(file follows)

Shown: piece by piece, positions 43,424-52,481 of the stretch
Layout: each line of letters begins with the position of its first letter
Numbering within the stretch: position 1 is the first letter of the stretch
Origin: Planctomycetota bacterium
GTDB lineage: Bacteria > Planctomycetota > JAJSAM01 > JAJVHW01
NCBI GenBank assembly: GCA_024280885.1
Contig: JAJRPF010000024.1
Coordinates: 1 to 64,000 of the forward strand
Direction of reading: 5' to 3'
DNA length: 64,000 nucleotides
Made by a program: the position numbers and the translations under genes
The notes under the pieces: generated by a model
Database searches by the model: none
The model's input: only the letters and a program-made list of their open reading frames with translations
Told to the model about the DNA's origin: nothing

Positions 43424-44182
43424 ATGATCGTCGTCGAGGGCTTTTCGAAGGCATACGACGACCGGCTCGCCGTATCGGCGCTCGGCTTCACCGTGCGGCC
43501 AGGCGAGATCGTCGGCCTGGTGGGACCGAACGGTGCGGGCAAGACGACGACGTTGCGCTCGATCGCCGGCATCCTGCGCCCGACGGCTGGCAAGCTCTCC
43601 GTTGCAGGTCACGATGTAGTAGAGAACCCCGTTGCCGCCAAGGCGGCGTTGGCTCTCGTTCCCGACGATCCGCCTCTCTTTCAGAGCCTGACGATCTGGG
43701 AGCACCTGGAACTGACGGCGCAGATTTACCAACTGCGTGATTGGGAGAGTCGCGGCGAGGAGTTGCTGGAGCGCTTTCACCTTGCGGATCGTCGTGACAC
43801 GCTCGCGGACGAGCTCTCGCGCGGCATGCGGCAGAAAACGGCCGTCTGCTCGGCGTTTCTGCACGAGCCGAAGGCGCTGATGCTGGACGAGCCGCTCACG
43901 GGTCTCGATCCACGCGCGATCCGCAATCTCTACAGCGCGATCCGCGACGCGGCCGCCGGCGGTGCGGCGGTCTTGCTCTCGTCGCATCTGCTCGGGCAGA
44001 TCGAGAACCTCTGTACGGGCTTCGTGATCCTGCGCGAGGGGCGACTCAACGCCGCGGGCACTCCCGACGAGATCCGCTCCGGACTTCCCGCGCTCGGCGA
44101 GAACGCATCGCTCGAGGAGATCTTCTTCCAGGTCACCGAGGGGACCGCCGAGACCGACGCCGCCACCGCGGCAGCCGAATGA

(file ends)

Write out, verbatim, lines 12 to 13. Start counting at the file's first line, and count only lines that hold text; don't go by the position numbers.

The notes under the pieces: generated by a model
Database searches by the model: none